This Commisario Guido Brunetti mystery begins when he receives a telephone call from the director of a specialized library indicating some rare books have presumably been stolen. Moreover, others have been mutilated, maps and illustrations having been cut out of the volumes. From that point, the plot moves forward in a straight police procedural format.
The story allows the Commissario to shine, with his deep erudite knowledge of history and literature. And the author is given the opportunity to tackle yet another singular subject: the rare book industry, and its sideline of theft and greedy collectors. The obvious culprit is a man who had identified himself as an American professor who requested the books. And a former priest, who has been reading in the library for the past three years, is an apparent witness. Unfortunately, he is murdered before he can be questioned, complicating the investigation.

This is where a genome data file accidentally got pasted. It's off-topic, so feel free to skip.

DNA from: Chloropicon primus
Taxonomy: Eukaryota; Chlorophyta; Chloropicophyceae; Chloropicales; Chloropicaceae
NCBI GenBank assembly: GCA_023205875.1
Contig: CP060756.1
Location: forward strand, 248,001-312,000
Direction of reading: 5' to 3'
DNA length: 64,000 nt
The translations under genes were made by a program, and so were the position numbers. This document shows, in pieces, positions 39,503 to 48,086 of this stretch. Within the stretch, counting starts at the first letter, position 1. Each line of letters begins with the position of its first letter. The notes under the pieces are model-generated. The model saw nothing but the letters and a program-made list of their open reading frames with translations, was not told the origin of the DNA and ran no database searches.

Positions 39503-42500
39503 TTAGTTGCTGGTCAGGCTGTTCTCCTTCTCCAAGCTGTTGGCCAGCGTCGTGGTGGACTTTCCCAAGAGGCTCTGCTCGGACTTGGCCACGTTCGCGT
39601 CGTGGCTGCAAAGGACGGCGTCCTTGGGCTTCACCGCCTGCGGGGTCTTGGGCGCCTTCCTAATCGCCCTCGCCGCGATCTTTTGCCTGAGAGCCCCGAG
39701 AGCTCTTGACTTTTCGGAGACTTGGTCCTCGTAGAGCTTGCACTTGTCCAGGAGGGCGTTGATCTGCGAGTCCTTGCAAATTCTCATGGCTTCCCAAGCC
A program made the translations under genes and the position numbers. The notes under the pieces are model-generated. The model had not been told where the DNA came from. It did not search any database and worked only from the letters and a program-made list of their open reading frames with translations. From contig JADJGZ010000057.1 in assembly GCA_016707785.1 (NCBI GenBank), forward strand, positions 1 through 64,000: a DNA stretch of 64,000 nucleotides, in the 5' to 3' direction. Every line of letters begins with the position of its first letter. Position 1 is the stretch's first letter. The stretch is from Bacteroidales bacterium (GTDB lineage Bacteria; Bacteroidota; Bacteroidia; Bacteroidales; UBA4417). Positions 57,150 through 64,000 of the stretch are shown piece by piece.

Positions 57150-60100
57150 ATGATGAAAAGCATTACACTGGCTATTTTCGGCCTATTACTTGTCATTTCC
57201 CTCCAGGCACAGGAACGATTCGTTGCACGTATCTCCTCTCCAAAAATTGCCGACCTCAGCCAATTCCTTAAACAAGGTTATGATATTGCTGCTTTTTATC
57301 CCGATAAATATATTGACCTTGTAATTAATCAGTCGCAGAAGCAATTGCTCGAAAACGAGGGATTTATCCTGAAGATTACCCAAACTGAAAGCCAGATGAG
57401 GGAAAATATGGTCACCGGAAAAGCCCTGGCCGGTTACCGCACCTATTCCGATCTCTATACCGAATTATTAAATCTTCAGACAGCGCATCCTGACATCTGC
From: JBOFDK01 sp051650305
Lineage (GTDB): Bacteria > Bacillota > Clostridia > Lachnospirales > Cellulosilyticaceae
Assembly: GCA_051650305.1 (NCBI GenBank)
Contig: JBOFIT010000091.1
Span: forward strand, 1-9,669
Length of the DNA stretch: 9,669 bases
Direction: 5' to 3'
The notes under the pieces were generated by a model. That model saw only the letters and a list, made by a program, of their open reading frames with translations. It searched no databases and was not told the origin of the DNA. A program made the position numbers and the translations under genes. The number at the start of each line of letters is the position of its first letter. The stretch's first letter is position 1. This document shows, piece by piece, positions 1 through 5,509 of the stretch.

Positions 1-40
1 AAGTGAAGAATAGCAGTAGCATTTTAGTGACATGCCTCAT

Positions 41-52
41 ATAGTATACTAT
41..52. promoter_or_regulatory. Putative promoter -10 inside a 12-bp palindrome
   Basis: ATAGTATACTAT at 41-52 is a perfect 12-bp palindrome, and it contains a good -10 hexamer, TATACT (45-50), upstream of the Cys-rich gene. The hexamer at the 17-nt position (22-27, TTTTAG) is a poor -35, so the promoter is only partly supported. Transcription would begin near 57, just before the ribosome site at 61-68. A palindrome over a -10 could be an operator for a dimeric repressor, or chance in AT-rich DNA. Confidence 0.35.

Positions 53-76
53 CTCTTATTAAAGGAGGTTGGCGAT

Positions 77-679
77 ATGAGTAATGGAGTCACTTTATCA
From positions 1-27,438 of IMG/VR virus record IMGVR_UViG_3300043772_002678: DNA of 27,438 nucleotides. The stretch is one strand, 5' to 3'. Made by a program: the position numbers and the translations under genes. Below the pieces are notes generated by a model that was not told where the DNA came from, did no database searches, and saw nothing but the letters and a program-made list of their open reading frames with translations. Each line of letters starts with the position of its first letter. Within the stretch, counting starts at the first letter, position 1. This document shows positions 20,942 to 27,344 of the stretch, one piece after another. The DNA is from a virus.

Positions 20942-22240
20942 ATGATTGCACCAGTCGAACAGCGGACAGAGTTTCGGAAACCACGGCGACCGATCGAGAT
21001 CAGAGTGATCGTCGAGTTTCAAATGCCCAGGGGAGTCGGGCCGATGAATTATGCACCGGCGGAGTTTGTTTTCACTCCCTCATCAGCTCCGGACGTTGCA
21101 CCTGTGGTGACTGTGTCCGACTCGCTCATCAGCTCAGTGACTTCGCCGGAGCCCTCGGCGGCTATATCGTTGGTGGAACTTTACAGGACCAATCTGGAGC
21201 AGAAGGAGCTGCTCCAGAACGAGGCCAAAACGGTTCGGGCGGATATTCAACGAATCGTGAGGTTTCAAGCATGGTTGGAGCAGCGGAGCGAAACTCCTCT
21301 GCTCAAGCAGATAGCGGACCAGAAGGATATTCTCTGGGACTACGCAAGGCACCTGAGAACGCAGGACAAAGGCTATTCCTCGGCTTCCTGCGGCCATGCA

Brunetti is a Venetian, through and through. And the series is grounded in Venice, as he walks the streets and sails on the canals and lagoon as he pursues a solution to the crimes he investigates, providing a bona fide atmosphere for the series. While the novel is at the same high level of subtlety and sophistication as past entries, it lacks some of the attributes that have endeared readers to the series in the past. Lacking are Brunnetti’s gourmet appetite, his wife’s recipes for wonderful meals, the charming repartee over the dinner table between husband and wife and two children as precocious as their parents, the charm of Brunetti’s home life, his relationship with his wife, daughter and son are always plusses in the books that make up this series. That said, the novel, as each of its predecessors, is recommended....Continua